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Flanders Fire Chief Warns: Make Sure Your Warm Winter Home is Cozy, Not Deadly

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February 03, 2017 | NATIONAL Doug Fenichel, PIO, Correspondent

Flanders, N.J. – There’s nothing more comfortable than walking into a warm, cozy home from the cold outside winter air, but Flanders Fire Chief Tyler Wargo today urged people to make sure they warm their homes safely.

“It’s been a fairly mild winter so far, but we’ve got several weeks left and the weather forecast is calling for many chilly days,” said Wargo. “Getting careless with home heating can result in injuries, death and damage.”

Wargo said that more home fires occur in the winter than in any other season. Citing facts from the National Fire Protection Association, Wargo that more than half of home heating fires occur during December, January and February.

“Heating equipment was involved 1 out of every 6 fires, according to the NFPA,” said Wargo. “Of more concern to us, 1 in every 5 fire deaths involves heating equipment. We’ve seen those statistics become reality in Flanders. We want to keep our residents safe.”

Wargo offered five tips to stay safely warm during the winter:

1. Keep anything that can burn at least three feet from any heat source.

2. Keep portable generators outside, away from windows and as far away as possible from your home.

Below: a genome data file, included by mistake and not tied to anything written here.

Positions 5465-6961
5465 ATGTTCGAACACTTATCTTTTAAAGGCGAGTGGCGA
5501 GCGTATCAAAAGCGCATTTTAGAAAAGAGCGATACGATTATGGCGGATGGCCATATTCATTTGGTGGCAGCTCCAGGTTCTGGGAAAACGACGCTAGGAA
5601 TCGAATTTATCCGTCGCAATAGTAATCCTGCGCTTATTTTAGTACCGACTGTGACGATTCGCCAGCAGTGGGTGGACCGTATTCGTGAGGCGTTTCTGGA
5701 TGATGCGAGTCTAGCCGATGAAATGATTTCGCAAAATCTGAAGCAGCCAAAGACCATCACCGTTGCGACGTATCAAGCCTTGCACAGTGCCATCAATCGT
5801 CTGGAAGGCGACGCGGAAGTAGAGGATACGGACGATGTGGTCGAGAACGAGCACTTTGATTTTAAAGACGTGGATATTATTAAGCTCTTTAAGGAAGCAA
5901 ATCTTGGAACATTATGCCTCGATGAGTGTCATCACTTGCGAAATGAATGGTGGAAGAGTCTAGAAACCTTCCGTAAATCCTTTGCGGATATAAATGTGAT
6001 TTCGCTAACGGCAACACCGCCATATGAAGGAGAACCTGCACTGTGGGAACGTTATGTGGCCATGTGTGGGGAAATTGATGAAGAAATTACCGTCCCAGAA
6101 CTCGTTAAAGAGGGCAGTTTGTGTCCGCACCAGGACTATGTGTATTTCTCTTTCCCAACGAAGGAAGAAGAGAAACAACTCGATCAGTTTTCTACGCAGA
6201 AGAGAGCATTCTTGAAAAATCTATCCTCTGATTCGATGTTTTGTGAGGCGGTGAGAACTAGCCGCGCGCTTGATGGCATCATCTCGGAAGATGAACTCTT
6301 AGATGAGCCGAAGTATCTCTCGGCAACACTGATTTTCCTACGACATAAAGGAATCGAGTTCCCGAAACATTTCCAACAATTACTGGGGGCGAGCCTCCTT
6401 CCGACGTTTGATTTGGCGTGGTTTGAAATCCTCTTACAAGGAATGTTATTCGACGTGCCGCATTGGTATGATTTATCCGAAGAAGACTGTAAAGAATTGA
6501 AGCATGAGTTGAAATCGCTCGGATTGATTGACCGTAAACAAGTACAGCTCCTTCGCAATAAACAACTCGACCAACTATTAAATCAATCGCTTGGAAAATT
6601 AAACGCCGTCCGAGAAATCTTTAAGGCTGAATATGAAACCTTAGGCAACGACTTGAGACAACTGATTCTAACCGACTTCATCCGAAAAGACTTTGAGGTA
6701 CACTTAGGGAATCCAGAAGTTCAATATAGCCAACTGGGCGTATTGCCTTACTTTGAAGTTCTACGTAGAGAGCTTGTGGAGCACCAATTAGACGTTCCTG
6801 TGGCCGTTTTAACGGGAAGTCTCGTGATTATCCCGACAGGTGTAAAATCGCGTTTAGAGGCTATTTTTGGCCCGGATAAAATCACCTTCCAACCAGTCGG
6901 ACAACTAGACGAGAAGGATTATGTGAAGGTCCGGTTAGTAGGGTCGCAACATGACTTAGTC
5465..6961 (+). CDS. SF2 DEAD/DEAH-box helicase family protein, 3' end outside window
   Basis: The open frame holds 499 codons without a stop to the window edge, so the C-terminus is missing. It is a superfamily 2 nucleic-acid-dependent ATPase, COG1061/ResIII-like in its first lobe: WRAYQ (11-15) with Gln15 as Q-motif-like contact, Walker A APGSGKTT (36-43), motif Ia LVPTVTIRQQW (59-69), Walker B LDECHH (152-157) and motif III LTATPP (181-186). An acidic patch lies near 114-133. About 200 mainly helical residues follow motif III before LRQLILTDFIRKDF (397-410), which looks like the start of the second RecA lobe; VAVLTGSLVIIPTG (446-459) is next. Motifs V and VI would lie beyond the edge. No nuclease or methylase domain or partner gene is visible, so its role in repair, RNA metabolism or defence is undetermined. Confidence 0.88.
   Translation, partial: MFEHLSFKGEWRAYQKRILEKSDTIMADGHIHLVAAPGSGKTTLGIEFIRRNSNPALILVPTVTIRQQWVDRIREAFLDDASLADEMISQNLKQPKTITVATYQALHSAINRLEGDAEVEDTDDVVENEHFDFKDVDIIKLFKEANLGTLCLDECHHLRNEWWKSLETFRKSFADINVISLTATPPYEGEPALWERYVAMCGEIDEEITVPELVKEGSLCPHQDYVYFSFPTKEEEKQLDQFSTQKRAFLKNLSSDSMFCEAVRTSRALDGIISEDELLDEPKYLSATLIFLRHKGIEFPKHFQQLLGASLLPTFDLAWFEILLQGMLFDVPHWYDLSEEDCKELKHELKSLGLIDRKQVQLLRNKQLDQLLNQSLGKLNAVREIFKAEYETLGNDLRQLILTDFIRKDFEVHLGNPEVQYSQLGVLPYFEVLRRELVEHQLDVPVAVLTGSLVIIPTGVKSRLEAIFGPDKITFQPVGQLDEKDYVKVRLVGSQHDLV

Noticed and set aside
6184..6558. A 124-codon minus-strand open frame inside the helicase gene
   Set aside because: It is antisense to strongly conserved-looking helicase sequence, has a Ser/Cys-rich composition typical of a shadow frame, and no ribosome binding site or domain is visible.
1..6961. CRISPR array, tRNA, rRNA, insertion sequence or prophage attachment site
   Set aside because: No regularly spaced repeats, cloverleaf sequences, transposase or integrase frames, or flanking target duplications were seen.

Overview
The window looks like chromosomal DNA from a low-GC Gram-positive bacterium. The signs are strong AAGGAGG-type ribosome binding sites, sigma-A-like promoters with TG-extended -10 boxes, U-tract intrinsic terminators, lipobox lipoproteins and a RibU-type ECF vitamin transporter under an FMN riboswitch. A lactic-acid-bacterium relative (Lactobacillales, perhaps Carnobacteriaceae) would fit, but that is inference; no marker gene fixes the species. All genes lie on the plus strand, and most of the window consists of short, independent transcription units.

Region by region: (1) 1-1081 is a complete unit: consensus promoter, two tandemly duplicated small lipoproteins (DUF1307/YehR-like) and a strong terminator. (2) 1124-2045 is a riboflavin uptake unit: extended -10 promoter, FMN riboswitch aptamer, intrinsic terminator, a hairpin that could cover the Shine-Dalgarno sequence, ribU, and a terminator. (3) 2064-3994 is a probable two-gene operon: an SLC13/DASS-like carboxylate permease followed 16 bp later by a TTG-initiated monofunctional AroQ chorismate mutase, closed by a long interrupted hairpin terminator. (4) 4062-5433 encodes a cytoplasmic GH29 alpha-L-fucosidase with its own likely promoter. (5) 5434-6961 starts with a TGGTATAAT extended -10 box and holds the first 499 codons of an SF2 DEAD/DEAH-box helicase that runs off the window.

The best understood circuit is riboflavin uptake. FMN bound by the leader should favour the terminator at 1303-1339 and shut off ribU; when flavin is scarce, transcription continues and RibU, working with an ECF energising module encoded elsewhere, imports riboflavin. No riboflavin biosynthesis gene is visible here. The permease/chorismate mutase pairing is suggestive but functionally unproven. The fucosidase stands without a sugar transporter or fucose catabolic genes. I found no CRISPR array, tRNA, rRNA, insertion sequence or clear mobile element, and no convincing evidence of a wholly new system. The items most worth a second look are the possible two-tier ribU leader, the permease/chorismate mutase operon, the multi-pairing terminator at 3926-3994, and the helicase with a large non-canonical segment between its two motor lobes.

3. Install and test carbon monoxide alarms. Test them at least once a month, especially during heating season and if you’re using generators; wood, coal or gas stoves or other auxiliary heating supplies. Remember that CO alarms have a seven-year lifetime.

4. Have a qualified professional clean and inspect your chimney once a year. And if you’re using wood or coal to heat, remember to store cooled ashes in a tightly covered metal container. Keep that container at least 10 feet away from your house.

5. Plug only one heat-producing appliance into an electrical outlet at a time.

“Every year, we see the devastation fire can do,” said Wargo. “Even a so-called minor fire can cause a family to have to relocate and do extensive and expensive repairs. We hope everyone will follow these simple rules and avoid a problem.”

Wargo said more information is available from the NFPA. People with questions are welcome to call the firehouse at (973) 584-7805 and leave a message with their question. Someone from the Flanders Fire Company will call back.

About Flanders Fire Company #1 and Rescue Squad:

The Flanders Fire Company No. 1 and Rescue Squad provides fire protection and emergency medical services to residents and businesses in Flanders and, through mutual aid, surrounding towns. Members receive training in fire suppression, rescue, hazardous materials response, homeland security issues and emergency medical services. The fire company operates one fire engine, one tower truck, one combination rescue/engine, a brush-and-foam truck, three ambulances, a multiple-casualty unit and a mass decontamination unit. The fire company has openings for people interested in becoming firefighters or emergency medical technicians. Training is provided.

In addition, the fire company offers public education services including lectures, demonstrations, training and a trailer that safely simulates a smoke-filled home. For information about membership, donations or public education, call (973) 584-7805, click on or visit us on Facebook.

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Doug Fenichel, PIOCorrespondent

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